- The bond amounts include $192 for three new elementary schools (Conroe, Grand Oaks, Grangerland) and junior high school (Grangerland).
- The bond amounts include $270 million for “growth and sustainability”, including a major renovation of Conroe High School, a renovation of Caney Creek High School, a renovation of York Junior High School, Phase I of a mechanical overhaul of Oak Ridge High School, and the addition of science labs and robotics buildings for both high schools in The Woodlands.
- The bond amounts include $24 million for safety improvements for which there is little specific planning, because Null said they’ll watch what requirements there are from the Texas Legislature.
- The bond amounts include $88 million of “invasive maintenance.”
- The bond amounts include $62 million of “campus improvements and renovations” including new gymnasiums in two schools, major repairs at Glen Loch Elementary and Creighton Elementary School, as well as artificial turf for sports fields at some of the high schools.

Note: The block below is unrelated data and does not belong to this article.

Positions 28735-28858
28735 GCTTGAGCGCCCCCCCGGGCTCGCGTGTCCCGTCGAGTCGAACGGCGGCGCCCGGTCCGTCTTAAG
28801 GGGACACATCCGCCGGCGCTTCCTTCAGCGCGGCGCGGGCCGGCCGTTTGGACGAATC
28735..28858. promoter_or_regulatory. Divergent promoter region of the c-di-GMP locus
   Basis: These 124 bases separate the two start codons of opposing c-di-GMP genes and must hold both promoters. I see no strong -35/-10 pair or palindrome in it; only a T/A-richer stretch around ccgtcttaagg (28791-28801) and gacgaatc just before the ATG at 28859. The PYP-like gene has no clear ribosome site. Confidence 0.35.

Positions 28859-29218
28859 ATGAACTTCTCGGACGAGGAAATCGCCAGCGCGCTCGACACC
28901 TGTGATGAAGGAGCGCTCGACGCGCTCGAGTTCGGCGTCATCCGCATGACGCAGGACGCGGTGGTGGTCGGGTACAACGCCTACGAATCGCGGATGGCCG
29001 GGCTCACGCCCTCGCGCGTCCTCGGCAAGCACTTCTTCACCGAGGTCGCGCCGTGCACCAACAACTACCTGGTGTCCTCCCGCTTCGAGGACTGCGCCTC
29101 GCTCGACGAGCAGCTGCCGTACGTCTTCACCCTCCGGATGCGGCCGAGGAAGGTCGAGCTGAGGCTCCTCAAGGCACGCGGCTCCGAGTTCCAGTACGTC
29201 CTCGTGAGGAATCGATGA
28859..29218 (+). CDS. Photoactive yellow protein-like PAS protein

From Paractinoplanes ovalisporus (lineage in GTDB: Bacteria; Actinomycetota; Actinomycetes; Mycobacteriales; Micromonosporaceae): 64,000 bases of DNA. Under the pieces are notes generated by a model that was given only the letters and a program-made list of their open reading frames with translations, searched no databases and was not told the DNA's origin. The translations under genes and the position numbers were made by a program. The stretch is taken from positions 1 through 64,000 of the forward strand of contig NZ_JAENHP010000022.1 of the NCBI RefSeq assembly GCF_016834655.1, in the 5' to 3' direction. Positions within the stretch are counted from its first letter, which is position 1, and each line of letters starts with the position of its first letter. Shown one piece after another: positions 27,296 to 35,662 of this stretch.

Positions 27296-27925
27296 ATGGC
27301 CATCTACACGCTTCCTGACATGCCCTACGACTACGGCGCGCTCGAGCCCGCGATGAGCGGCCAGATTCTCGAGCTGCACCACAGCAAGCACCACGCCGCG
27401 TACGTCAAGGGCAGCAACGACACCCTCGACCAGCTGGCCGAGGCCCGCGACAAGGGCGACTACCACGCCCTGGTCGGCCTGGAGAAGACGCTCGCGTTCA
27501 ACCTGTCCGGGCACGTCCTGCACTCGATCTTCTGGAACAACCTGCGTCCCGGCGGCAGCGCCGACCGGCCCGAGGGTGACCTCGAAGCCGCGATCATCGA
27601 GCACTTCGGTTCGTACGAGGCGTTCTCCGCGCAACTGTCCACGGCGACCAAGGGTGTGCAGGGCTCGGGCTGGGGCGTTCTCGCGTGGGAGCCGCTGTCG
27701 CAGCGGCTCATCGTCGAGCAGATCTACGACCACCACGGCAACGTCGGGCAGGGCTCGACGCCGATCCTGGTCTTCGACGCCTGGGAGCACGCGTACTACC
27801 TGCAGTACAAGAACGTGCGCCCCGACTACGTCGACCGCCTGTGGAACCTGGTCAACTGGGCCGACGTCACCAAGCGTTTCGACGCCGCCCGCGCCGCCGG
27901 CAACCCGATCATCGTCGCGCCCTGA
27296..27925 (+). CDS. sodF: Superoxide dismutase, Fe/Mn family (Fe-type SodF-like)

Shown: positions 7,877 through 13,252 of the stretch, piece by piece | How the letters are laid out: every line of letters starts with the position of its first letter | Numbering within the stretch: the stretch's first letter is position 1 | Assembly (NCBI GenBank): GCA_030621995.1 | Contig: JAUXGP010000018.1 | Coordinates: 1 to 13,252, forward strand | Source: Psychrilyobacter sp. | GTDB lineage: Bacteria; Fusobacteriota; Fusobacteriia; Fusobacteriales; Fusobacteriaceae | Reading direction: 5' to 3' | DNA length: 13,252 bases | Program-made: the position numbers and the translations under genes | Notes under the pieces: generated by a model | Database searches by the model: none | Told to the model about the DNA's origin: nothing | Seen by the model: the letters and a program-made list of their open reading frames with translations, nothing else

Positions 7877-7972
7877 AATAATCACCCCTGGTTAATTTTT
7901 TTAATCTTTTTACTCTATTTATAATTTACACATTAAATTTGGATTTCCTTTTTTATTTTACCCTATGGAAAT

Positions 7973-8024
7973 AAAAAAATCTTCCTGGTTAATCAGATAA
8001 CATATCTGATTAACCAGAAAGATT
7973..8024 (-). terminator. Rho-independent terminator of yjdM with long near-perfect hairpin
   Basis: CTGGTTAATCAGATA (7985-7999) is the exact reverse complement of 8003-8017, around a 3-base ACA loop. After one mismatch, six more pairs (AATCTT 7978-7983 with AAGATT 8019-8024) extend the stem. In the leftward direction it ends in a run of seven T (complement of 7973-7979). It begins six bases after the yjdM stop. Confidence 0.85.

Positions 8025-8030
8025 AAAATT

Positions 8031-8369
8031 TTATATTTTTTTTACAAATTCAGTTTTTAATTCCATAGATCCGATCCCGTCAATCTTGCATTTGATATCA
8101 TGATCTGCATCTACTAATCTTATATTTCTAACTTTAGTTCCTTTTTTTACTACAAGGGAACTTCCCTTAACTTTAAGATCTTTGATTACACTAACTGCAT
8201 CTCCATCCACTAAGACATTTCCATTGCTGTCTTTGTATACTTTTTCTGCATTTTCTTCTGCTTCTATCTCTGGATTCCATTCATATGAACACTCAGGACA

- The bond amounts include $14 million for agriculture facilities.
- The bond amounts include $60 million for buses and related transportation needs.
- The bond amounts include $36 million for technology infrastructure such as cable, safety and security, networks and “infrastructure.”
- The bond amounts include $20 million for land purchases for future schools if land comes available.
- The bond will definitely cause 1 cent tax rate increase for the next fiscal year and possibly 2 additional cents in the tax rate. [Publisher’s Note: The actual tax increase will be substantially higher as a result of property tax appraisal increases.]
Null clearly had enormous difficulty answering questions from the audience. The questions he refused to answer had nothing to do with advocacy but rather when audience members asked difficult questions.
Null began to deflect on the first question from longtime Republican Precinct Chairman Jim “Pops” Doyle, who asked “Why don’t you have bond referendums in November of even numbered years to increase voter turnout?” Null’s bond counsel Deitz quickly jumped in and said, “Texas statutes only allow elections to be held in May or November but that’s up to the discretion of the school board. They exercised their discretion.” [Publisher’s Note: In other words, neither Null nor Deitz answered the question the truthful answer to which would be “because we want low voter turnout.”]